Hospital Acquisitions of Physician Practices Rose 128% Since 2012
New data shows hospital acquisitions of physician practices are increasing, causing the number of hospital-employed physicians to rise by 70 percent from 2012 to 2018.
(from Revcycle Intelligence)
Hospital acquisitions of physician practices continues to be a strong trend in the healthcare space, according to new data from Avalere Health and the Physicians Advocacy Institute (PAI).
In an emailed press release, the organizations reported that hospitals acquired approximately 8,000 physician practices between July 2016 and July 2018. That number is on top of the 5,000 hospital acquisitions of physician practices from July 2015 to July 2016.
Overall, hospital acquisitions of physician practices increased by 128 percent from 2012 to 2018, the updated analysis found. In July 2012, only 35,700 practices were considered hospital-owned, but that number jumped to 80,000 practices by the start of 2018.
While hospitals engaged in robust acquisition activity, physician employment by hospitals and health systems also dramatically increased since 2012, the analysis revealed.
Over the five-and-half-year study period, the number of physicians employed by hospitals or health systems increased by more than 70 percent, growing from 94,700 employed physicians in mid-2012 to 168,800 employed physicians by the start of 2018.
During the most recent 18-month period alone, 14,000 physicians left their private practices to work for a hospital or health system.
Additionally, researchers found that all regions experienced an uptick in hospital-owned practices at every measured time period. The increase of hospital-owned practices in the regions ranged from 91 percent to 303 percent.
“The continued trend of hospital-driven consolidation is dramatically reshaping the healthcare system,” Robert Seligson, PAI’s President and CEO of the North Carolina Medical Society, stated in the press release. “PAI will continue to advocate for fair, transparent policies and champion physician clinical autonomy, regardless of the practice setting, to ensure that physicians can continue to deliver the best possible care to their patients.”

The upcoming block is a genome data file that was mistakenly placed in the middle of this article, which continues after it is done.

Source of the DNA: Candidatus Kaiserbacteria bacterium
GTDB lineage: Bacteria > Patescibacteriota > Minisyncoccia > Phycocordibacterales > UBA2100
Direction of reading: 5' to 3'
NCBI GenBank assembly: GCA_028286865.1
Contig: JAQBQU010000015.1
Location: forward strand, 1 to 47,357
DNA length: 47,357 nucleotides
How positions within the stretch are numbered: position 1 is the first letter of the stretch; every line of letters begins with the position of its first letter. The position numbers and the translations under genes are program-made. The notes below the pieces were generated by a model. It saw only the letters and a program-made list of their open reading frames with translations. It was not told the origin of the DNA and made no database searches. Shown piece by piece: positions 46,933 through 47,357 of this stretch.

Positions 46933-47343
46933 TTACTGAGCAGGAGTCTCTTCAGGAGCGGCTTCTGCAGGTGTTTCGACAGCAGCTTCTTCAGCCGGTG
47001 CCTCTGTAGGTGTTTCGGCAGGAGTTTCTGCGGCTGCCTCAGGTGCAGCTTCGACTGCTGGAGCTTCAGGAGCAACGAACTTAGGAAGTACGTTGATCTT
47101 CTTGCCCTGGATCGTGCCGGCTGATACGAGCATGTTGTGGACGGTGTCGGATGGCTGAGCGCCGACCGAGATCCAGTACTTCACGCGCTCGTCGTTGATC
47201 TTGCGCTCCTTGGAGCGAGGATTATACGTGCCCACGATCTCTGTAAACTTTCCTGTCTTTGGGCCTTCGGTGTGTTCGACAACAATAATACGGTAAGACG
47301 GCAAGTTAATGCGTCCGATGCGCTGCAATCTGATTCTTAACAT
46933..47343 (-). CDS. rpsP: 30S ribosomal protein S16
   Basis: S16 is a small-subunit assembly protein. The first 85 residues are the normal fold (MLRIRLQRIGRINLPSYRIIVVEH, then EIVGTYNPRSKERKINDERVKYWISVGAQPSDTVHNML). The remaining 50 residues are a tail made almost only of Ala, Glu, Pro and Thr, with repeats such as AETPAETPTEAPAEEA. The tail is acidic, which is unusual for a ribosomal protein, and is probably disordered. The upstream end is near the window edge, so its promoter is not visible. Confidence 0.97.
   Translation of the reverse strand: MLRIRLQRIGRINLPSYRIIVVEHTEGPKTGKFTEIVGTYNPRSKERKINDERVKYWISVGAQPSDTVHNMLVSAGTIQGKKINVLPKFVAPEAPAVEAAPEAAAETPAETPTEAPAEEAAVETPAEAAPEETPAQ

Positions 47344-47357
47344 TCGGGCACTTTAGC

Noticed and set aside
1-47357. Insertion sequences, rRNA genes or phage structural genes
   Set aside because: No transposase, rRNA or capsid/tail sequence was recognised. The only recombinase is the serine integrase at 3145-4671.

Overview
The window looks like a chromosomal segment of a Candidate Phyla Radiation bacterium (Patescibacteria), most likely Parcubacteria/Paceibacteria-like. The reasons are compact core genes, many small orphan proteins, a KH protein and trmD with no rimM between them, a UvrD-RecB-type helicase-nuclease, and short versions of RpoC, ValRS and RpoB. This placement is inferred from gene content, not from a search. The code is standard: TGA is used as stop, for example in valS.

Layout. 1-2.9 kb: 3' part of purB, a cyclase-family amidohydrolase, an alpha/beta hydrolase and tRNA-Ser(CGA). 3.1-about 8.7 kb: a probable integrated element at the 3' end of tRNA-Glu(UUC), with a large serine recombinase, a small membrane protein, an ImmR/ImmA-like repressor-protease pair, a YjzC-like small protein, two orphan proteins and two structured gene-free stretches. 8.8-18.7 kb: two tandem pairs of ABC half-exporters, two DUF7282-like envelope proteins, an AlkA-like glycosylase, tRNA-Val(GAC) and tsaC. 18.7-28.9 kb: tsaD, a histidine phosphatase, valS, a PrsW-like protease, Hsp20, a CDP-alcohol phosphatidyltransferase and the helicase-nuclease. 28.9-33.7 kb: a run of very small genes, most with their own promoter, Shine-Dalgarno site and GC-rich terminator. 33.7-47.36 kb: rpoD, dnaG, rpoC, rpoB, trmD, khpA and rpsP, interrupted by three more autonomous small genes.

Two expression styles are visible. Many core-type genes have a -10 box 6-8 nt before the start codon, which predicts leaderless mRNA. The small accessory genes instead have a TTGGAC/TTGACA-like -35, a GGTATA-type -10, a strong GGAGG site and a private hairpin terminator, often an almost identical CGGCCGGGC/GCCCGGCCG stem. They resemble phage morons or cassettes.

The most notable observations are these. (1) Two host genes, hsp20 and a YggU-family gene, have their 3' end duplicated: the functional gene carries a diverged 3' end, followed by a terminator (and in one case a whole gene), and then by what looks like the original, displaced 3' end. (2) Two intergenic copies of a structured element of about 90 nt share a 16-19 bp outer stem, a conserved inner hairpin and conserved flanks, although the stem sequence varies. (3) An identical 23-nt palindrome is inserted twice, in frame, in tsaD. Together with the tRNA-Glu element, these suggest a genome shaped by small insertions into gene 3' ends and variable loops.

In general, healthcare mergers and acquisitions are taking off. PricewaterhouseCoopers (PwC) recently reported that merger and acquisition activity across the entire industry increased 14.4 percent in 2018, and deals among provider organizations, including hospitals and physician groups, accounted for 28 percent of the total number of transactions.
Reducing costs, improving care quality, increasing efficiency, and implementing value-based care are among the top reasons why providers are looking to mergers and acquisitions. Acquiring or merging with another provider organization allows both providers to leverage economies of scale, brand recognition, and other valuable capabilities.
In particular, physician practices are drawn to hospital acquisitions. AMGA recently found that the operating loss per physician increased from 10 percent of net revenue in 2016 to 17.5 percent by 2017. As a result, total losses during the two-year period grew from a median of $95,138 to $140,856 per doctor.
Merging with a hospital enables physicians to shoulder the financial burden of running a practice in a time when reimbursement rates are falling and providers are under increased pressure to decrease their costs.
At the same time, an acquisition allows the practice to take advantage of the hospital’s technological, administrative, and financial infrastructure that would otherwise be out-of-reach for most practices.
But hospital acquisitions of physician practices could spell trouble not only for independent physicians, but also the industry at large.
A separate Avalere Health and PAI study from 2017 found that the growing number of hospital-employed physicians is behind the $3.1 billion increase in total Medicare spending on four common services.
Another study from 2017 also showed that cancer costs were 60 percent higher when patients underwent chemotherapy at a hospital-based versus independent center.
“Hospital consolidation pushes healthcare costs upward,” explained Seligson in 2017. “The impact of hospitals owning outpatient practices places a greater financial burden on Medicare beneficiaries and on taxpayers.”
It is a difficult time to be an independent physician. Major stakeholders have argued that value-based care and healthcare reform in general are the death knell of the independent physician practice.
However, remaining independent is still a viable option for physicians. Groups like PAI are advocating for policies and regulations that level the playing field for independent practices and physicians. The group recently called for increased market competition, more site-neutral payment policies, and small practice support for value-based reimbursement programs like MACRA.
Independent practice associations (IPAs) are also looking to help physicians stay autonomous while still leveraging the capabilities of their peers. IPA allow practices to compete with their larger peers and share resources to stay afloat financially.
“Sometimes independent physicians are so independent that it's a detriment to their own survival,” Paul Reiss, MD, HealthFirst’s Chief Medical Officer, recently told RevCycleIntelligence.com. “Whereas joining with other like-minded individuals in similar practice situations creates this energy that allows them to survive.”